Escape from New York is set in a future 1997, during a time when, after the crime rate has skyrocketed out of control, the island of Manhattan has been turned into an ultra-maximum security prison where the worst of the worst violent criminals are put to live in a state of walled-in anarchy. A potential global crisis emerges when Air Force One is hijacked, forcing the President’s (Donald Pleasance) escape pod to crash land on the island, where he is immediately taken and held hostage by the criminals there, led by the vicious warlord, The Duke (Isaac Hayes). As they will kill the President if any cop sets foot on the premises, the government recruits eye patch-wearing Snake Plissken (Kurt Russell), a former military hero turned criminal who has been recently sentenced to the island, in exchange for not only his freedom, but, due to a bomb implanted inside him set to detonate in mere hours, his life. Plissken has less than 24 hours to get the President out alive so that he can get some critical information delivered in time for an important political conference that might save the planet from a dark destiny. Co-written, directed, and scored by John Carpenter.
Category Archives: Future Dystopia
In this breakthrough anime masterwork, Akira starts out in 1988, much of Tokyo is destroyed by a mysterious that spreads like a dome of energy over the city. The rest of the film is set in the year 2019, as we peek into the post-apocalyptic megalopolis that has been rebuilt as Neo-Tokyo, where the government is corrupt, civil unrest looms large, and biker gangs run the streets. One member of such a biker gang is Tetsuo Shima, who ends up seemingly running into an escapee from a government experiment who uses some sort of powers to protect himself from getting run over. The escapee is taken back into custody, as is Tetsuo, who also becomes part of the experiment to bring out his dormant psychic abilities, trying to give their subject the ability to read minds and perform telekinesis. However, due to Tetsuo’s difficult life, the powers he attains becomes more than the less-than-grounded lad can handle emotionally, so he springs himself from the lab and begins to wreak havoc on the streets of Neo-Tokyo, on a search for the powerful but absent entity known as Akira, who is seen as the person responsible for causing the explosion in 1988. Tetsuo’s emergence raises the specter of Akira anew, as the protestors in the city see him as a force to stem the tide of a military takeover, with all of the tension threatening to destroy the city all over again if his friends can’t stop the rampage. As the city seeks to rebuild, especially in the wake of the upcoming 2020 Olympic Games, the problems that once plagued the city have continued to manifest, with history doomed to repeat itself for never addressing the woes the first time around.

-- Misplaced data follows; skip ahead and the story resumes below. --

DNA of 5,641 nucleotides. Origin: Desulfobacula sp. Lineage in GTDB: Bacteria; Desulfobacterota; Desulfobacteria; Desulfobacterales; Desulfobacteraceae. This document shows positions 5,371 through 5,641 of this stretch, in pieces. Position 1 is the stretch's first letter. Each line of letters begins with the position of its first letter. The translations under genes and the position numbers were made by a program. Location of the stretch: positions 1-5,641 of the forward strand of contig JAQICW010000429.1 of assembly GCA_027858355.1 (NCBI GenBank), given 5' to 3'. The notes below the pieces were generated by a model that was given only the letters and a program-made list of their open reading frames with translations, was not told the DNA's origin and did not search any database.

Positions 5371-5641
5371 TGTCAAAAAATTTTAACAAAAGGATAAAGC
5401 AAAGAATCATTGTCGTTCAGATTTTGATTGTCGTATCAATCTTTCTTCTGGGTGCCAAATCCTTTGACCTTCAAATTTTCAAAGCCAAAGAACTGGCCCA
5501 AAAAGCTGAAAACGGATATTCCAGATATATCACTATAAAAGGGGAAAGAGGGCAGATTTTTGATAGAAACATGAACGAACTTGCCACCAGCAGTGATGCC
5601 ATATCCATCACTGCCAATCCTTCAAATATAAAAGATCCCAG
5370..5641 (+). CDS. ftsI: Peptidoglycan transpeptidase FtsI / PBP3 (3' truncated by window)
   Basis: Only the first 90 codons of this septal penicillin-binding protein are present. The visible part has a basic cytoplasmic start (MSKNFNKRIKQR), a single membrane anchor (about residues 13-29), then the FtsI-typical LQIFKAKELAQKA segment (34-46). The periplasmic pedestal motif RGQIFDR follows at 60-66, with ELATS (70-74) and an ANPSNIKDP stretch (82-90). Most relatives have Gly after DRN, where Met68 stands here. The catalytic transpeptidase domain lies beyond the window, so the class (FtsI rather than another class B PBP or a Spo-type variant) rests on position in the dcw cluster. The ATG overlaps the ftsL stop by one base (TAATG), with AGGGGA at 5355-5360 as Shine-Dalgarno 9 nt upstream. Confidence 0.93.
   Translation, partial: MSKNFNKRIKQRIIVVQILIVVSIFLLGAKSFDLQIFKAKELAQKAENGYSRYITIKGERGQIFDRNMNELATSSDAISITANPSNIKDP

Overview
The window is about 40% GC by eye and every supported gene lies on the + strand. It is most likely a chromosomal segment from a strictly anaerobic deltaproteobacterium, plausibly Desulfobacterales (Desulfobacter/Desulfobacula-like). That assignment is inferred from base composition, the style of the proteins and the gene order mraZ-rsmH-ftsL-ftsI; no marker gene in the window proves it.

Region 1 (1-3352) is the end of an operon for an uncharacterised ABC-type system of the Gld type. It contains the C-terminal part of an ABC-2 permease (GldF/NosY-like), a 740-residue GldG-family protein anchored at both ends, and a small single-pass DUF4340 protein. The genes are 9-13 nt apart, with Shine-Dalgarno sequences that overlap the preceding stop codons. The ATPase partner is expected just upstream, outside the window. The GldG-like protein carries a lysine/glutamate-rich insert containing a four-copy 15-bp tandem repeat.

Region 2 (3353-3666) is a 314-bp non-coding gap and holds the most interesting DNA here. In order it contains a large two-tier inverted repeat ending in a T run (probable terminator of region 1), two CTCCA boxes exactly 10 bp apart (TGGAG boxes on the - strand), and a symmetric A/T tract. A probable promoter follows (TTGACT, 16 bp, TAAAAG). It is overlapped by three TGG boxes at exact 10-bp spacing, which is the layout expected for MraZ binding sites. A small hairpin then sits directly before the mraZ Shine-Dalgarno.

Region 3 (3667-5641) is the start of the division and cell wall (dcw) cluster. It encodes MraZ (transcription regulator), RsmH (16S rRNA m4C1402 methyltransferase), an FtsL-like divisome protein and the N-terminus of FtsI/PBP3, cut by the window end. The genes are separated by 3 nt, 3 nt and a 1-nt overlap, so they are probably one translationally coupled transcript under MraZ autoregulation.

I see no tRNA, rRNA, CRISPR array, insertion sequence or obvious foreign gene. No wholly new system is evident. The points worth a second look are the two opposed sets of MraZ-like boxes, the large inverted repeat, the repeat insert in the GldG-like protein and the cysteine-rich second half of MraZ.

The date is November 2019. The city is Los Angeles. Earth has undergone massive population explosions in the urban areas, the city landscape is a mish-mash of every culture, and almost everywhere you go there are advertisements. The most prominent of these advertisements is floating space-barge advertising the Off-World colonies, offering excitement and adventure. It appears there’s much excitement to be true, when six replicants (android-like creations that resemble humans in nearly every possible way, with the exception of enhanced agility and strength, constructed to work as slaves in off-world colonies) commit mutiny and escape to Earth, where they have been outlawed under penalty of death, to find a way to increase their four year lifespan, causing a Blade Runner named Deckard (Harrison Ford), a special LAPD task force whose job is to kill any and all replicants, to come out of retirement. This visionary sci-fi masterwork is directed by Ridley Scott.